struck the victim in the head.  Ibid.  According to the
interns  testimony, these two incidents occurred  about
thirty minutes apart, and the intern was no longer sure
whether the victim was struck during the first incident
in  which  Stone  threw the basketball  or  during  the
second  incident in which Collins threw the basketball.
Ibid.
          Stone  was  charged with the  misdemeanor  of
harassment under two alternative theories.  The  States
first theory was that the victim was struck in the head
during the incident in which Stone personally threw the
basketball.  The States alternative theory was that the
victim was struck in the head during the later incident
in   which   Stones  co-worker,  Collins,   threw   the
basketball   but that Stone was vicariously responsible
for  his  co-workers misconduct because Stones  earlier
act of throwing the basketball at the victim served  as
an  incitement or encouragement for Collins to  do  the
same thing thirty minutes later.  Id. at *2.
          On  appeal,  this  Court concluded  that  the
evidence  was  sufficient to convict  Stone  under  the
theory  that  he personally struck the  victim  with  a
basketball.  Ibid.  However, this Court concluded  that
there  was  insufficient  evidence  to  support  Stones
conviction  under  the  theory of vicarious  liability:
even  though the evidence suggested that Stones earlier
act of throwing the basketball had, in fact, encouraged
Collins   to  do  the  same  thing  later,  there   was
essentially no evidence that Stone intended his act  to
serve  as an encouragement to Collins.  Ibid.  In other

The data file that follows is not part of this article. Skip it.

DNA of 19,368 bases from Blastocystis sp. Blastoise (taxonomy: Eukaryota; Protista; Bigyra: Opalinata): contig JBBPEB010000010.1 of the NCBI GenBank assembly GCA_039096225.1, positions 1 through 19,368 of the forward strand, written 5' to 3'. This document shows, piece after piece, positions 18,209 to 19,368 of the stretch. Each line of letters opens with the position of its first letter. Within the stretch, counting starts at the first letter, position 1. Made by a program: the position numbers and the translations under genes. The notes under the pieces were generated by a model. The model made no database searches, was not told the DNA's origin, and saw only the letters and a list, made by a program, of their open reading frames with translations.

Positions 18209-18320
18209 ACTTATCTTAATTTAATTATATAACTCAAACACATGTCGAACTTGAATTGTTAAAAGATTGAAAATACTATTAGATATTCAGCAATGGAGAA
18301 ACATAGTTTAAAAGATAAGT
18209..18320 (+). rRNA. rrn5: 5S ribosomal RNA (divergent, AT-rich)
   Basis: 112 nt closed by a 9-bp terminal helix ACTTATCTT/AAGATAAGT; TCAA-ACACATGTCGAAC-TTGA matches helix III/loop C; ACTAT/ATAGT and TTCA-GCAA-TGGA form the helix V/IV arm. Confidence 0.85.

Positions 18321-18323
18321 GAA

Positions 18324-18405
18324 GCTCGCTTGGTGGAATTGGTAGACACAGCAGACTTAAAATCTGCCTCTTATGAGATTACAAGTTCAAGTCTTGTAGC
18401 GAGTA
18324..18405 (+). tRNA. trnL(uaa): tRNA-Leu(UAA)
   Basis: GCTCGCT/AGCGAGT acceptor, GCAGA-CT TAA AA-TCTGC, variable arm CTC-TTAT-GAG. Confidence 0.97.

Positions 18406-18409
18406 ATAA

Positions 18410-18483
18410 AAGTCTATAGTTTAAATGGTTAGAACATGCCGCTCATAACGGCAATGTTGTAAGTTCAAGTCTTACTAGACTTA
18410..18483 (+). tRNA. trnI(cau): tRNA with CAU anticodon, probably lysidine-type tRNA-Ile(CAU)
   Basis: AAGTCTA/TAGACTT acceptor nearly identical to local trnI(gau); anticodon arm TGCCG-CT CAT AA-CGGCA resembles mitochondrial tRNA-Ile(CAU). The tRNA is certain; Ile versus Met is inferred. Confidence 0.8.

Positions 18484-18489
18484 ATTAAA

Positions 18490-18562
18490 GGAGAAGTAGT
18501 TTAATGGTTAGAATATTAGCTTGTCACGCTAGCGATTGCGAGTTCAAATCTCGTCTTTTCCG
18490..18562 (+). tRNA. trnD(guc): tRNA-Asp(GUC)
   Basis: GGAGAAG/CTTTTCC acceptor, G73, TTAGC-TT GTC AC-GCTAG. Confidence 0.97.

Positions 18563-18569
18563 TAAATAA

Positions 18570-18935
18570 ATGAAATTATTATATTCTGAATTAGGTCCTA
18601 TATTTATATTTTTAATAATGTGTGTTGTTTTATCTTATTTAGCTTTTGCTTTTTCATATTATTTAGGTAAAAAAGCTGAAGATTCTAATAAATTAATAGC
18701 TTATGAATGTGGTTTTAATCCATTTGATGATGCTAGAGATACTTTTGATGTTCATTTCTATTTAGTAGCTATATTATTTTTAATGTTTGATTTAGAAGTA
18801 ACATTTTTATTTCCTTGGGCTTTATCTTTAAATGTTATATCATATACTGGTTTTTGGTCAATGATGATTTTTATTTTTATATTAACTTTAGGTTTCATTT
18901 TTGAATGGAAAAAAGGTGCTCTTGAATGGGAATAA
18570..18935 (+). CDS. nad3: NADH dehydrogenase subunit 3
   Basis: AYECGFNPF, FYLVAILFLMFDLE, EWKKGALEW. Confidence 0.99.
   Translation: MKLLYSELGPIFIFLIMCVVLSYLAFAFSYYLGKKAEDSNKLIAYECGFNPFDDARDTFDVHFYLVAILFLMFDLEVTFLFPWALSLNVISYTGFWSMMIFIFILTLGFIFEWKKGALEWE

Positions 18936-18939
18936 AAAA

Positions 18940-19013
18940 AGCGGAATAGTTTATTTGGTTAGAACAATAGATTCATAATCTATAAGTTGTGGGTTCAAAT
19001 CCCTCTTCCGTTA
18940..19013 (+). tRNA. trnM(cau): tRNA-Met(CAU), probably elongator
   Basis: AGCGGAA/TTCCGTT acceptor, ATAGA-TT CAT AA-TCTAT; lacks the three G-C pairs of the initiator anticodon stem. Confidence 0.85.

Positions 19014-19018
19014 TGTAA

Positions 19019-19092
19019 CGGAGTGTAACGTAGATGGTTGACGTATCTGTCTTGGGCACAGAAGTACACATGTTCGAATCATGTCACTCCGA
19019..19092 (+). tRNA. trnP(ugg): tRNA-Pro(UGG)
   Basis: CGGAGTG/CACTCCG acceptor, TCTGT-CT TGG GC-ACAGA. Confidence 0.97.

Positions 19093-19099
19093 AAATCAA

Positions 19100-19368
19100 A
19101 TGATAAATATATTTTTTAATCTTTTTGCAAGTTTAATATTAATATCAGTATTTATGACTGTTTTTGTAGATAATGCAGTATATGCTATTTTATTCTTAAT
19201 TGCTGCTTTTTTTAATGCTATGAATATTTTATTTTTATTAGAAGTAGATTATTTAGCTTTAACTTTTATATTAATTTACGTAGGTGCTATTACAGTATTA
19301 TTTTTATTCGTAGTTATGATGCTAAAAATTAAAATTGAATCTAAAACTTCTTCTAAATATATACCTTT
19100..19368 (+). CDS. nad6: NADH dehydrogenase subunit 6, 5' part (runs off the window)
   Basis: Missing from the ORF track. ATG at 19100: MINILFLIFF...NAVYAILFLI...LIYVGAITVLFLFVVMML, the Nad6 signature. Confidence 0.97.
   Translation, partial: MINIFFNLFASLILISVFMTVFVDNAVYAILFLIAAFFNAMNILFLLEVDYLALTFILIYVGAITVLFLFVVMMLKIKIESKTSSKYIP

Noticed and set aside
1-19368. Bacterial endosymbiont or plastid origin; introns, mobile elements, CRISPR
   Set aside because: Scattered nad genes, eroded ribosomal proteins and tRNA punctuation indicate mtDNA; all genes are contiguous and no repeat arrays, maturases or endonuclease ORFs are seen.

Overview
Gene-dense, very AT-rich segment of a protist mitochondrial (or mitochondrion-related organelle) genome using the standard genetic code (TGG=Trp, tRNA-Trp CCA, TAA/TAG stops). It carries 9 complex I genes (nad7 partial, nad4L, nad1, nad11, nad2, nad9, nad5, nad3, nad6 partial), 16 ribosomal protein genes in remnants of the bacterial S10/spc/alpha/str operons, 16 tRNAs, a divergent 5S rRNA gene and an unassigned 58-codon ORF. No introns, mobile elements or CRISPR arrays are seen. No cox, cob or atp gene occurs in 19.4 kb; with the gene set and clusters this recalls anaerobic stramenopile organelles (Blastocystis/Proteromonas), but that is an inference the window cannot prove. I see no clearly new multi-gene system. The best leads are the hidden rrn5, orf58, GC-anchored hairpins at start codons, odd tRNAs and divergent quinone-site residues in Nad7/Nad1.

words,  using  the terminology of AS 11.16.110(2),  the
evidence  was  not sufficient to establish  that  Stone
acted  with  intent  to promote or facilitate  Collinss
later act of harassment.
          This  Court then ruled that Stones conviction
had to be reversed:
     
          Both  theories [of culpability] went  to
     the   jury.   We  have  determined  that  one
     theory,  but not the other, was supported  by
     [sufficient]  evidence.  [Because  the]  jury
     returned   a   general   verdict[,]   it   is
     impossible  ...  to  determine  which  theory
     resulted in Stones conviction.  Thus, we must
     reverse his conviction and remand [this case]
     for a new trial.
     
     Stone, 1987 WL 1359302 at *3.
               Andrew  relies  upon  this  passage
     from  Stone  as authority for the proposition
     that  when a defendant is potentially  guilty
     of  an offense based on their own conduct or,
     alternatively,   based  on  their   vicarious
     responsibility for other peoples conduct, and
     when  the jury returns a general verdict that
     does  not  specify the precise basis  of  the
     defendants  culpability, the States  evidence
     must   be   sufficient   to   establish   the
     defendants   guilt   under   both   theories,
     independently.
               Application of this rule led  to  a
     correct  resolution of Stones case.  However,
     despite  the  implication of the above-quoted
     language from our Stone decision, this is not
     the   general  rule  that  applies  to  cases
     involving claims of accomplice liability.
          The underlying problem in Stone was
not  that the State argued in the alternative
that  Stone could be convicted based  on  his
own   personal  conduct  or  based   on   his
vicarious    responsibility   for    Collinss
conduct.  Rather, the underlying problem  was
that  the  States  case  was  based  on   two
separate  incidents, only one of which  could
constitute the crime of harassment  (because,
under  the  evidence presented at trial,  the
victim  was struck by the basketball in  only
one of these incidents).
          True, these incidents occurred only
thirty minutes apart.  But, legally speaking,
Stones case presented the same problem as  if
Collinss  later act of throwing a  basketball
at  the victim had occurred the next day,  or
the next week.
          Under  Alaska law, jurors need  not
be  unanimous as to whether the defendant  is
responsible  for  a crime by  virtue  of  the
defendants own conduct or by virtue of  other
peoples  conduct for which the  defendant  is